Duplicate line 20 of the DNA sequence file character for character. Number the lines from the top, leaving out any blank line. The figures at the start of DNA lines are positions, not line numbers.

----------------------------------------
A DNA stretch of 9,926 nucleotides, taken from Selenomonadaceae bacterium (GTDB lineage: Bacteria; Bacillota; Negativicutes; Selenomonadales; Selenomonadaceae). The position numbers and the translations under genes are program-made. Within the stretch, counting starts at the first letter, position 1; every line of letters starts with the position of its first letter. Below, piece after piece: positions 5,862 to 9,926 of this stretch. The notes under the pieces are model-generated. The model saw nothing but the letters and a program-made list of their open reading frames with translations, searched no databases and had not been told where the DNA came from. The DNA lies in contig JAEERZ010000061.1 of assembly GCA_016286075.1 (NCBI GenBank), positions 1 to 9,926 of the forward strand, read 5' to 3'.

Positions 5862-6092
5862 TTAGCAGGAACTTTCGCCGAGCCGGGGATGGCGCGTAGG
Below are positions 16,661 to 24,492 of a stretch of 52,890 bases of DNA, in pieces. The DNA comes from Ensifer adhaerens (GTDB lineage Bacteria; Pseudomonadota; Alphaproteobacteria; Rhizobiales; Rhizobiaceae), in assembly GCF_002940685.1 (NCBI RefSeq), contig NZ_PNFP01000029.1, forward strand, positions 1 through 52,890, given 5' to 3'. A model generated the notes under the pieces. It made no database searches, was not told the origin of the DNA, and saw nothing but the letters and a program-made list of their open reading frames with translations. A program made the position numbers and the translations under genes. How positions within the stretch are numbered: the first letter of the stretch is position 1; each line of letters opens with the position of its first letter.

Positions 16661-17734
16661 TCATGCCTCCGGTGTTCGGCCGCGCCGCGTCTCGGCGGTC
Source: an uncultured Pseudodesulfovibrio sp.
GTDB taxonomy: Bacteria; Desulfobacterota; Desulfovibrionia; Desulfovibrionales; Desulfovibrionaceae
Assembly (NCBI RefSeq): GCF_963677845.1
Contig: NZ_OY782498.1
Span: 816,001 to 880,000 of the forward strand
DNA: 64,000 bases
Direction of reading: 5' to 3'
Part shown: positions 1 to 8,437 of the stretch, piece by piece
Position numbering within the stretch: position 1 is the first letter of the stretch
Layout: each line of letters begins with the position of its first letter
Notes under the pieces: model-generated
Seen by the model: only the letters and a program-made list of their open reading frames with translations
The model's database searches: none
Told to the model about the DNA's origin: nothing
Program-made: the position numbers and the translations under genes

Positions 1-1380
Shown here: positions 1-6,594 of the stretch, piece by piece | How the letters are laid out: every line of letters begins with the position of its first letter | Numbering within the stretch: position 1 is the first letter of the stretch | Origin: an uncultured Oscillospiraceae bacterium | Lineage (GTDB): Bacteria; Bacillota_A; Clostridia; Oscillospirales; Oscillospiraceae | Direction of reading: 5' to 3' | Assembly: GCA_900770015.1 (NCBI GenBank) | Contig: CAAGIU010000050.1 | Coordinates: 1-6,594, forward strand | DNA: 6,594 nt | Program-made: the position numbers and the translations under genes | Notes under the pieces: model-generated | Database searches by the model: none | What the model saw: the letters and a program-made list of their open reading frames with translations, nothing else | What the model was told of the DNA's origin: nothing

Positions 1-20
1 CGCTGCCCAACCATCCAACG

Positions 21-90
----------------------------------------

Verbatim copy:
Told to the model about the DNA's origin: nothing